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From sanjay tripathi <sanjoy_...@yahoo.com>
Subject Re: [users@httpd] How to direct http to https
Date Fri, 24 Feb 2006 09:28:42 GMT
HI ED,
             Hope this will resolve your problem. If you will get any problem, just let me
know. One another thing.. if somehow it willn't work.. then send me apache logs also.
   
  Thanks
  Sanjay Tripathi


  Hello

Many thanks. I will follow the steps and see what happens.

Ed



On Thursday 23 February 2006 12:49 am, sanjay tripathi wrote:
> Hi Scenario: You've changed the location/path of a webpage on your server,
> but you don't want to break links to the old location. You could just use
> symlinks, but you want the new URL to appear in the user's browser so that
> new links/bookmarks point to the new, real location of your page. AND/OR
> you want requests to http://www.domain.com/sensitive.html to be redirected
> to the https:// (SSL) version of that page. Especially if that page is in
> an Apache realm that requires a login, and you want the login to be
> encrypted. This guide will explain how to do both of those things. Step
> 1: Make sure mod_rewrite is being loaded; in other words, make sure that
> /etc/httpd/conf/httpd.conf contains the line: LoadModule rewrite_module
> modules/mod_rewrite.so
> Step 2: Back up and then edit httpd.conf (you will need to be root). If
> you're using VirtualHost directives (see link), then find the VirtualHost
> block that corresponds to the url you want to rewrite. Otherwise put it in
> wherever you set the options for your site, or put it in a separate
> Directory block -- whatever you prefer. Add the line: RewriteEngine On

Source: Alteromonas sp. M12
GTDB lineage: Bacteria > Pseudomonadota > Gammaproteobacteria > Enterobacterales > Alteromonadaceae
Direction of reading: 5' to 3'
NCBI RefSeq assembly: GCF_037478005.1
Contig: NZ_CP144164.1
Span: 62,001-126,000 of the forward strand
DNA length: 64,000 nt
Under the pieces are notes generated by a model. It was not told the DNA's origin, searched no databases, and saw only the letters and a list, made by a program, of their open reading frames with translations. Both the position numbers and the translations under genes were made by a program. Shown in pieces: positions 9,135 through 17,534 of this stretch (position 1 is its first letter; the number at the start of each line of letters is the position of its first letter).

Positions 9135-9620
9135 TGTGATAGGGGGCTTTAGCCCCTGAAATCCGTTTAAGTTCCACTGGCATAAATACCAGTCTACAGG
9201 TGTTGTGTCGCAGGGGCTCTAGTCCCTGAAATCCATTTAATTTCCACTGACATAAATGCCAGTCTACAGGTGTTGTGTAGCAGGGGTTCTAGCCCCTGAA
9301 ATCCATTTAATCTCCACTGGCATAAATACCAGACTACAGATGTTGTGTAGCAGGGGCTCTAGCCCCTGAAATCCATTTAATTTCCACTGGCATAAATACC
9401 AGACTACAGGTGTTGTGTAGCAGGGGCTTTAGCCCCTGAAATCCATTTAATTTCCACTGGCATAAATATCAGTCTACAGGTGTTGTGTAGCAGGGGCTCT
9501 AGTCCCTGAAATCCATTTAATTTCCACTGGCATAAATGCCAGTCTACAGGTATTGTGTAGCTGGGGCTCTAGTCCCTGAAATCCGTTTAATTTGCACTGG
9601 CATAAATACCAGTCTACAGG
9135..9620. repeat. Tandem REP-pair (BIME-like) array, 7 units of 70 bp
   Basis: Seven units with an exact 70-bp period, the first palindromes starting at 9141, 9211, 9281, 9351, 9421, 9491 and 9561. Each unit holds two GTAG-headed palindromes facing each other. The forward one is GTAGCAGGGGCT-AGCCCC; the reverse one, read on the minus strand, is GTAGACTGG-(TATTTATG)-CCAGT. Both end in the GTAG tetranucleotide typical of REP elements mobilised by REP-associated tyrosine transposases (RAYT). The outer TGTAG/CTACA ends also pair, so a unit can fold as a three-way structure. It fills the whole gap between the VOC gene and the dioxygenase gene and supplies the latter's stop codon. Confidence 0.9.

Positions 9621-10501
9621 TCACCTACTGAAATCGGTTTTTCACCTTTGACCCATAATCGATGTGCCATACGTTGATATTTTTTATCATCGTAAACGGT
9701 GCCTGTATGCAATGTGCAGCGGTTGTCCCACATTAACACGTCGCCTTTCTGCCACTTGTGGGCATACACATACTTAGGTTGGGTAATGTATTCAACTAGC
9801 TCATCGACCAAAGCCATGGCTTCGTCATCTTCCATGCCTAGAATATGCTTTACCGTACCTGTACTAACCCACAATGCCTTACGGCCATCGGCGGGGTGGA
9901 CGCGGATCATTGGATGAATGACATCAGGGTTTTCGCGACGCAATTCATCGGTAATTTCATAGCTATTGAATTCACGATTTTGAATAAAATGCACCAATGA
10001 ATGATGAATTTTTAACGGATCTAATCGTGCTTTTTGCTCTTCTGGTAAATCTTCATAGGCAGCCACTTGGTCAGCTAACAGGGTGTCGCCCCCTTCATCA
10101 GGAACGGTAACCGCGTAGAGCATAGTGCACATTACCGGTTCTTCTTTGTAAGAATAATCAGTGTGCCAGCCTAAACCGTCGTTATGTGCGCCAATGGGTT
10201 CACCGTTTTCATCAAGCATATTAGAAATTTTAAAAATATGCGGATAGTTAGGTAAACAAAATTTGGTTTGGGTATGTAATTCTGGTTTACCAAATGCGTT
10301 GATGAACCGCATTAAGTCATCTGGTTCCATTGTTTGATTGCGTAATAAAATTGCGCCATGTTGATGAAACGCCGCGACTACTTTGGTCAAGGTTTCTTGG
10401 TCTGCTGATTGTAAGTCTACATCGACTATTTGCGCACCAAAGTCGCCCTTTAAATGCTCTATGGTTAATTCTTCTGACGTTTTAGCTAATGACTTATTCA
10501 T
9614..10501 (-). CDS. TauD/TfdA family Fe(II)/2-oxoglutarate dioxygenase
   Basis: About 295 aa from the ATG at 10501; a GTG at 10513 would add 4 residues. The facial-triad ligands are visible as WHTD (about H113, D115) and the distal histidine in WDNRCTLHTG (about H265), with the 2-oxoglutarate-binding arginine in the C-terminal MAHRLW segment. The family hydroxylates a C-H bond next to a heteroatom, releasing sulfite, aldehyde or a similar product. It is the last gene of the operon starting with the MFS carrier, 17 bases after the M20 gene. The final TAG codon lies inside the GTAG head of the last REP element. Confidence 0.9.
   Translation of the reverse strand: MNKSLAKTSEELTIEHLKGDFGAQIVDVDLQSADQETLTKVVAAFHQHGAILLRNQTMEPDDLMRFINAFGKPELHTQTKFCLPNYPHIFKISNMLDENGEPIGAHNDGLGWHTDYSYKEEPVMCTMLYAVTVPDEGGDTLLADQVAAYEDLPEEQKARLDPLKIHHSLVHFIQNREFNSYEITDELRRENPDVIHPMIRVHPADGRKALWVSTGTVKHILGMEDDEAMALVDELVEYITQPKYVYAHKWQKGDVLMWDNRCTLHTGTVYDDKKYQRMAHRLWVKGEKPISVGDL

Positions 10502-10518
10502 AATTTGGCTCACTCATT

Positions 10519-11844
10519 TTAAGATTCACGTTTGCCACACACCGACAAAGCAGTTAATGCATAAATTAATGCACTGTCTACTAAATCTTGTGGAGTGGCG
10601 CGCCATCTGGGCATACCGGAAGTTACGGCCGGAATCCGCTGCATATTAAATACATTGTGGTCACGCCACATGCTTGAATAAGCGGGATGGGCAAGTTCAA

> Also, if it's not already set, you will need to add:
> Options +FollowSymlinks
> Step 3: Rules. If you're a regex king then you can get all kinds of fancy
> with these. I am just going to post a couple of simple example here:
> RewriteRule ^/oldpath/(.*)$ /newpath/$1 [R]
> In other words, http://www.domain.com/oldpath followed by anything --
> /oldpath/oldpage.html, /oldpath/index.php, or just /oldpath/ by itself --
> will be rewritten to http://www.domian.com/newpath (followed by whatever
> followed the original URL). The R in brackets means "rewrite the URL in the
> user's browser." You can do "invisible" rewrites by leaving this off.
> RewriteRule ^(.*)\.html$ $1.php [R=permanent]
> This is nice for when you re-do your entire website in php, but you don't
> want to break links to http://www.yoursite.com/somepage.html. SSL
> Redirects: Are more complicated than that. In httpd.conf you make the
> (relatively-straightforward) rule, preceded by a conditional: RewriteCond 
> %{SERVER_PORT} !^443$ RewriteRule ^/secret(.*)$
> https://www.domain.com/secret/$1 [L,R] The RewriteCond line says, "if the
> request is not already going to port 443 (the https port), then rewrite
> it." This prevents the server from doing redundant rewrites on URLs that
> are already correct. The rule itself is very similar to the previous
> example, except that it rewrites with the whole domain name so that it can
> include the https: part. The bracketed R is explained above, the additional
> L means "last rule" which I guess tells Apache to stop running the rewrite
> module or something. I really don't know. But you're not done yet. Now
> you need to edit /etc/httpd/conf.d/ssl.conf. We're assuming here that
> you've already got certificates configured and whatnot (https: actually
> works). Here's what my Directory block looks like: > "/home/www.domain.com/html/secret/">
Options +Indexes 
> SSLOptions +StrictRequire SSLRequire 
> %{SSL_CIPHER_USEKEYSIZE} >= 128 Order deny,allow deny
> from all ######## # These next five lines are for
> requiring an Apache login AuthType Basic AllowOverride
> AuthConfig AuthUserFile /etc/httpd/conf/users AuthName
> "Restricted Area" require valid-user ######## 
> satisfy any If you're not using Apache realm authentication,
> then leave out those five lines. If you ARE doing realms, but using
> separate .htaccess files, there is a way to do the rewrites and keep the
> .htaccess files but I couldn't make it work so I just moved the directives
> into httpd.conf. Sorry
>
> emammendes@superig.com.br wrote: Hello
>
> Certainly a newbie question but I wonder how apache directs http://mysite
> to https://mysite automatically? The setup on my machine is port 443 but
> this is not exactly what I want.
>
> Many thanks
>
> Ed
>
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